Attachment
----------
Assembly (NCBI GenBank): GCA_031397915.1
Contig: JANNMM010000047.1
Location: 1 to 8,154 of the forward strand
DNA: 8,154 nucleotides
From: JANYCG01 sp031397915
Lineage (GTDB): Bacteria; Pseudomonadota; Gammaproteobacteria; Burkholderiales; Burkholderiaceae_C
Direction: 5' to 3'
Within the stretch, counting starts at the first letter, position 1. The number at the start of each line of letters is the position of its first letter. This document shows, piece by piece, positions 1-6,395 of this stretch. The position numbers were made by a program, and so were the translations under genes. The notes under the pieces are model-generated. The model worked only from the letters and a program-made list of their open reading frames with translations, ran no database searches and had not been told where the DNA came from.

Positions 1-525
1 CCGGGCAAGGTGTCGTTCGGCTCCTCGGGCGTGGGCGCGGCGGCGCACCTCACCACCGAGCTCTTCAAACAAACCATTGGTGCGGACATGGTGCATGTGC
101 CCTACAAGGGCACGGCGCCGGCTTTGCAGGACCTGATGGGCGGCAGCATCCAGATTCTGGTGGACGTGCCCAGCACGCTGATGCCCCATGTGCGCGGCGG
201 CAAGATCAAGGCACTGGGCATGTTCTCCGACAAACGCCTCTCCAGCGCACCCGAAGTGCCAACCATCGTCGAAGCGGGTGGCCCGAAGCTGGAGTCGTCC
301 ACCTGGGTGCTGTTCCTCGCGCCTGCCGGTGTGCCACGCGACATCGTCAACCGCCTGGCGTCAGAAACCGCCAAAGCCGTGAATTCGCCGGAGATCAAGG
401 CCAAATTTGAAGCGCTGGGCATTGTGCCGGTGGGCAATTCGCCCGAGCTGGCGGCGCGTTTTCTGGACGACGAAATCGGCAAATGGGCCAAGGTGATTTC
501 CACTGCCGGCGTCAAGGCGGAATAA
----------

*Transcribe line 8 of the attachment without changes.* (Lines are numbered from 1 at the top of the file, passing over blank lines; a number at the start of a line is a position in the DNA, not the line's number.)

Within the stretch, counting starts at the first letter, position 1. The number at the start of each line of letters is the position of its first letter. This document shows, piece by piece, positions 1-6,395 of this stretch. The position numbers were made by a program, and so were the translations under genes. The notes under the pieces are model-generated. The model worked only from the letters and a program-made list of their open reading frames with translations, ran no database searches and had not been told where the DNA came from.